HIGH POINT, N.C. -- Surgical intervention is most often the first line of treatment upon a colorectal cancer diagnosis. Surgical intervention of colorectal cancer is not only used to remove the malignant mass, but to also remove surrounding lymph nodes to stage the tumor.
Laparoscopic procedures are most often used to remove the cancerous tumors found in the colon. The main benefits of laparoscopic surgery include less pain, faster recovery and improved cosmetic outcomes. Laparoscopic surgery patients also often have shorter hospital stays, and usually need less narcotic pain medications.
In later stages of colorectal cancer, malignancies have often spread to other parts of the body; most often to the lymph nodes and the liver. In this case, adjunct therapies, such as chemotherapy and/or radiation, are often needed to treat the condition.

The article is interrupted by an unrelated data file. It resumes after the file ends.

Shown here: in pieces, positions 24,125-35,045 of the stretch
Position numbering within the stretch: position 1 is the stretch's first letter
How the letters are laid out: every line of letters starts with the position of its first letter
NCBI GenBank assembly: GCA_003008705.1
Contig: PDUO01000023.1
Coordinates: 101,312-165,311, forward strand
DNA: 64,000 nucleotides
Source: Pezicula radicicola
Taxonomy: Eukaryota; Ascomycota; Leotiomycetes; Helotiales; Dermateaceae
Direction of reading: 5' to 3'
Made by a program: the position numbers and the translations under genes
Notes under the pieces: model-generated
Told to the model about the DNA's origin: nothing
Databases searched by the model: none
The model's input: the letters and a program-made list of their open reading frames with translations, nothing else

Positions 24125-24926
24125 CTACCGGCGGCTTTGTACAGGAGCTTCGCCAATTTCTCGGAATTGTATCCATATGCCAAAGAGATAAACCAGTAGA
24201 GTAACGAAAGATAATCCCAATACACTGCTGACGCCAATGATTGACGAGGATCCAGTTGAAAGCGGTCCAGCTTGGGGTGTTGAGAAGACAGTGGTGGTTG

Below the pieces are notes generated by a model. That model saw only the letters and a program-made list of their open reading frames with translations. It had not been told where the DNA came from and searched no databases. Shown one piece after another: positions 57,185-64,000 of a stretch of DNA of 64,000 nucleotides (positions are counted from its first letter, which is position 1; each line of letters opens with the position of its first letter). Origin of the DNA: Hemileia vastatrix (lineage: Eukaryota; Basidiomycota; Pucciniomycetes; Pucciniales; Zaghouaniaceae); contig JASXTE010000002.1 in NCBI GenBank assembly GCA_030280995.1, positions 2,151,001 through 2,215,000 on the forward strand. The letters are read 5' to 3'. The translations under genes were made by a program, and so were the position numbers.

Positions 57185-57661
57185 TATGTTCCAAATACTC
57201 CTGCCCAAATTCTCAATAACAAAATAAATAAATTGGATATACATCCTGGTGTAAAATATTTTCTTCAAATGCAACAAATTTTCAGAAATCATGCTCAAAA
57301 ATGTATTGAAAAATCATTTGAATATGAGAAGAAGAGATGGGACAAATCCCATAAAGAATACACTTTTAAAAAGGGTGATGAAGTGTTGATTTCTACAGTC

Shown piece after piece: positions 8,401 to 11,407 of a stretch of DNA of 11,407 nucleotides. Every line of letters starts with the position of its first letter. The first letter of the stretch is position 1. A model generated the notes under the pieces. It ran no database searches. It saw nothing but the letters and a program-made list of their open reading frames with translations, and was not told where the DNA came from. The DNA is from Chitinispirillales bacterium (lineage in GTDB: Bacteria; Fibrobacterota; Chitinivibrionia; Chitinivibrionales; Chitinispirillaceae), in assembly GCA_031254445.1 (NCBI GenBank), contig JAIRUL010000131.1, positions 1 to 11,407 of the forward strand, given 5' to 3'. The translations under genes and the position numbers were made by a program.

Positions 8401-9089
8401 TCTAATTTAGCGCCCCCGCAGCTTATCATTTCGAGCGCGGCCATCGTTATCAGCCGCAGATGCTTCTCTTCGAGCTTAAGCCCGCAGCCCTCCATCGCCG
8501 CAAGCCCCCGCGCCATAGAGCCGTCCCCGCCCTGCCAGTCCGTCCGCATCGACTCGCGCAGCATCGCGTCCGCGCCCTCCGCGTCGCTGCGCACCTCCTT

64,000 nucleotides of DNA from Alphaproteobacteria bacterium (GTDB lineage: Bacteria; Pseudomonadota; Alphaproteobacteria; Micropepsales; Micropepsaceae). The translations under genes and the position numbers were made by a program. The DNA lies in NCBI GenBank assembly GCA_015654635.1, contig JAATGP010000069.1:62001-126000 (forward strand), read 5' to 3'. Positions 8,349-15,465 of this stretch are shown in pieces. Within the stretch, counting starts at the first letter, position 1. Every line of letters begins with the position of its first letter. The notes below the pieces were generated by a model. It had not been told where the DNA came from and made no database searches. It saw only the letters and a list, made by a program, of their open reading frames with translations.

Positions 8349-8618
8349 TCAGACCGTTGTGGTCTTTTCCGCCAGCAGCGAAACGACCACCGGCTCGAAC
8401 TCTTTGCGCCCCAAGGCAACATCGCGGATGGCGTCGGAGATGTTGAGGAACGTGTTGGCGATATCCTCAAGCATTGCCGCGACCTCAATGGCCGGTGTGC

“By combining surgical intervention and the advanced chemotherapy and radiation treatments, we are seeing significantly prolonged survivorship in late stage colorectal cancer patients,” states Dr. Faera Byerly, surgical oncologist at Cone Health Cancer Center.
The Center’s team of general surgeons, surgical, medical and radiation oncologists and other related healthcare providers meet each week in a multidisciplinary conference to discuss each colorectal cancer case, and develop individualized treatment plans for each patient.
Dr. Faera Byerly is a surgical oncologist at Cone Health Cancer Center and Central Carolina Surgery. Dr. Byerly is a 2001 graduate of University of North Carolina School of Medicine and completed her residency in general surgery at UNC Health Care. She completed a fellowship in burn research at NC Jaycee Burn Center and fellowships in surgical critical care and surgical oncology at UNC Health Care.